Listen to “Wasted Days”
Watch video for “No Future/No Past”
Listen to “Stay Useless”
Listen on Spotify

The Roundup: 18 Feb 2012

And another series back from very long hiatus (with a new name), and another well-meaning intention to do a better job of keeping up. I’d really like to do these every week, a task made more challenging and yet more fun by deciding to include more sections of links. The idea being that I can just keep this up as I read blogs and sites thoughout the week and have it all ready to go by the end of the week. Here’s hoping. As usual, most of these are movie-related links, but that won’t necessarily always be the case, and there are some music and gaming links in the subsections. Anything that’s a video will open in a lightbox, so you won’t have to go anywhere else to watch them.

Featured Links

For the Love of Film III: The White Shadow by the Self-Styled Siren

The For the Love of Film Blogathon is now in its third year, with bloggers focusing on a specific aspect of film preservation, with the intent to raise awareness and funds for the National Film Preservation Foundation. This year, the focus is on the recently unearthed early Hitchcock film The White Shadow, one of a few films Hitchcock assistant-directed under director Graham Cutts in the early 1920s. The funds raised will support the costs of the NFPF streaming the film (that is, the four reels of it that still exist) on their website for four months. I’ve actually seen the film – I was at the Academy screening the Siren mentions – and though it certainly isn’t among the best silent films you’ll ever see, it does have more than historical interest, and it has a whole lot of that. The blogathon goes live in May, and I’m sure I’ll have more to say about it then.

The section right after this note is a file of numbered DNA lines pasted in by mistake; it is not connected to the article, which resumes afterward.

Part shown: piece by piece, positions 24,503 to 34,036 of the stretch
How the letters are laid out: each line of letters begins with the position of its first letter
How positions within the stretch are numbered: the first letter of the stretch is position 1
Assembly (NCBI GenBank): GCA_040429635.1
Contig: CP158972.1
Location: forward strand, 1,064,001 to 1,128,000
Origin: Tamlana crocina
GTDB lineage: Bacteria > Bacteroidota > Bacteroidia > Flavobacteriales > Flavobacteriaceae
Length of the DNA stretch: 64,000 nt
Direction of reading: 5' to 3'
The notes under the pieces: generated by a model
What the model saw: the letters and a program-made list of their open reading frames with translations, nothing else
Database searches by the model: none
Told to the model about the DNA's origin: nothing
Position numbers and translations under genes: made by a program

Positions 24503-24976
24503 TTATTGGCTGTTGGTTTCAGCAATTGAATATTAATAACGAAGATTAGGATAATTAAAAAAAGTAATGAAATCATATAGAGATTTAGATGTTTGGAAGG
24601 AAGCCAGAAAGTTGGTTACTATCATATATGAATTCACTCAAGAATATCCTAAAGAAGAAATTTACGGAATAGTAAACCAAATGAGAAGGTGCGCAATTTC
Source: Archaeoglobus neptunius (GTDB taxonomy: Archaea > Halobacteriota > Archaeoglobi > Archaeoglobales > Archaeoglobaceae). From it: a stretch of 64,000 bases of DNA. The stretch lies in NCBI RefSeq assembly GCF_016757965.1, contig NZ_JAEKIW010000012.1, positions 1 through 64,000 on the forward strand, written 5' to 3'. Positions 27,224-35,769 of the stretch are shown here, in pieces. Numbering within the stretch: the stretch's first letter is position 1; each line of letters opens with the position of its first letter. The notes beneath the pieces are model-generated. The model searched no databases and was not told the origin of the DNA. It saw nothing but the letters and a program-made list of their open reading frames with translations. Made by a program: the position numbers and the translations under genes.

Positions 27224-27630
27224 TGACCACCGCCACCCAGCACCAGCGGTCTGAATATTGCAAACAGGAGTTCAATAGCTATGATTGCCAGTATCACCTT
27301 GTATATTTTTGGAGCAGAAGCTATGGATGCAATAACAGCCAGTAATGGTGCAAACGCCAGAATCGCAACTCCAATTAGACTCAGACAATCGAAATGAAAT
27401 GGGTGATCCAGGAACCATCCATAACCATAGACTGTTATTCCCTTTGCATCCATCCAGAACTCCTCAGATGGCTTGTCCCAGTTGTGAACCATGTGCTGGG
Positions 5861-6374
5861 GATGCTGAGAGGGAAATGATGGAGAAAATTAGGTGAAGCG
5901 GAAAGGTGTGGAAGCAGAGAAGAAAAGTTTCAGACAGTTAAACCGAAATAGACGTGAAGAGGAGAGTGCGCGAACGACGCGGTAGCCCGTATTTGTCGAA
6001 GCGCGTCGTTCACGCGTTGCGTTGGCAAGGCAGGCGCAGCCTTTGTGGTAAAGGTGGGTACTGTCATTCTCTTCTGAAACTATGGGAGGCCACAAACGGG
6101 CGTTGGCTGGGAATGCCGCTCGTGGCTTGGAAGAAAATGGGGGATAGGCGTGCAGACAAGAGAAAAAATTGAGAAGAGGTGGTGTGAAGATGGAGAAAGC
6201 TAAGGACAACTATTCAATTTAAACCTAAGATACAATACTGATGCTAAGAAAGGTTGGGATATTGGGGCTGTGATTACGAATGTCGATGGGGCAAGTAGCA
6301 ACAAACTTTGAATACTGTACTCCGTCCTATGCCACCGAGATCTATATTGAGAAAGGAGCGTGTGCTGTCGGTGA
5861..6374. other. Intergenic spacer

Hitchcock’s Most Beautiful Shot Ever by Joel Gunz, guest-posting at The Lady Eve

Speaking of Hitchcock, The Lady Eve has been hosting a whole series on Vertigo, with this close-reading of a single shot of the film one of the highlights. Guest poster Joel Gunz looks at the shot of Madeline standing under the Golden Gate Bridge in terms of composition and cinematography, as well as artistic antecedents and psychological readings. By the end, he’s explicated a lot about Vertigo as a whole, simply by analyzing this one gorgeous still. Makes me want to go watch the film again immediately.

Why Don’t the Critics, Oscar, and Audiences Agree? by Jim Emerson on scanners::blog